How can I encourage my baby to walk?
If you are trying to encourage a child with a disability to walk, we strongly recommend that you follow the guidelines and advice given by the specialist. If however you are interested in encouraging your child to walk and you have no reason to believe that he will have difficulties in doing so, the fact of the matter is, he will walk when he is good and ready. Obviously your baby’s surroundings and environment have an impact on when your baby will start walking and by allowing your baby to cruise you can encourage his interest in wanting to walk – once he is ready.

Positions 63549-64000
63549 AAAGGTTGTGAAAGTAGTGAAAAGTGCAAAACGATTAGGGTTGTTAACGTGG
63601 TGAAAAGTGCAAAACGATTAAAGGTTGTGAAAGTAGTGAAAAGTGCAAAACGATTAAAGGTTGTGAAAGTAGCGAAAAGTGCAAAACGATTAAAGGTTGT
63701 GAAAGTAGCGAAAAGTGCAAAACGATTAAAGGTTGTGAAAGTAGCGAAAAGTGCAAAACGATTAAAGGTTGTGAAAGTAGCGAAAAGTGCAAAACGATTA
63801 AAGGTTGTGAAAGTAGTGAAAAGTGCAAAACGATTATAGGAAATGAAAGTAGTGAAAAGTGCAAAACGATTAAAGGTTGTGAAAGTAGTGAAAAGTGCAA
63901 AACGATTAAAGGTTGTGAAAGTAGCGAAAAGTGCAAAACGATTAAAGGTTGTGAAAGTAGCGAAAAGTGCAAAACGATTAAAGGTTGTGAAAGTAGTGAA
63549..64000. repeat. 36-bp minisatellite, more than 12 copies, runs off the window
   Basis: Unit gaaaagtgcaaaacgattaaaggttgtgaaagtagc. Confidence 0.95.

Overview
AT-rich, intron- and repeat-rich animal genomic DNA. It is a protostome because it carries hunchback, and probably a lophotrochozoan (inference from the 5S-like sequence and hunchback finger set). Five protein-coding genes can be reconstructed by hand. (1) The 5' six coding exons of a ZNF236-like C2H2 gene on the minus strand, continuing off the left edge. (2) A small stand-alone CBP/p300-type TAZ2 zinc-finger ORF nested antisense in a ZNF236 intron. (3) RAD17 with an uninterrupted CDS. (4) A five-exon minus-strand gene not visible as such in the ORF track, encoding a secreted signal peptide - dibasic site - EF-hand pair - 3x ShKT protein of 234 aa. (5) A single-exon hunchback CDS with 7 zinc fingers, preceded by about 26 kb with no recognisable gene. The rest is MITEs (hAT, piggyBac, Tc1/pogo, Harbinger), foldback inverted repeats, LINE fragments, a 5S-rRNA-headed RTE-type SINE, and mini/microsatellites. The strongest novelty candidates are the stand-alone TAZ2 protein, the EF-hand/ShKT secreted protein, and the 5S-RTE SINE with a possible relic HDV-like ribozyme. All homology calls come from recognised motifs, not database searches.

How will I know when my baby is ready to start walking?
Postural development is a bit of a roller coaster, your baby will quickly learn new things, forget other things and revert back to doing things she was doing 3 weeks ago and thus appear to have forgotten her new found skill. It is not easy to know why babies start walking at the age they do; it is a combination of changes in their brains and bodies and the many external factors they are influenced by. Without getting too bogged down by the technological and theoretical issues that determine when babies start walking, we can look at the visual clues to your baby’s development that will help you to determine when your baby is ready to start walking.
The 5 steps to walking
There are many milestones your baby will reach before he starts walking. As discussed earlier, it is not essential to have reached these goals in order for your baby to achieve his ultimate aim – walking. We are therefore only looking at the steps (pun intended) usually needed to reach this most important milestone – walking.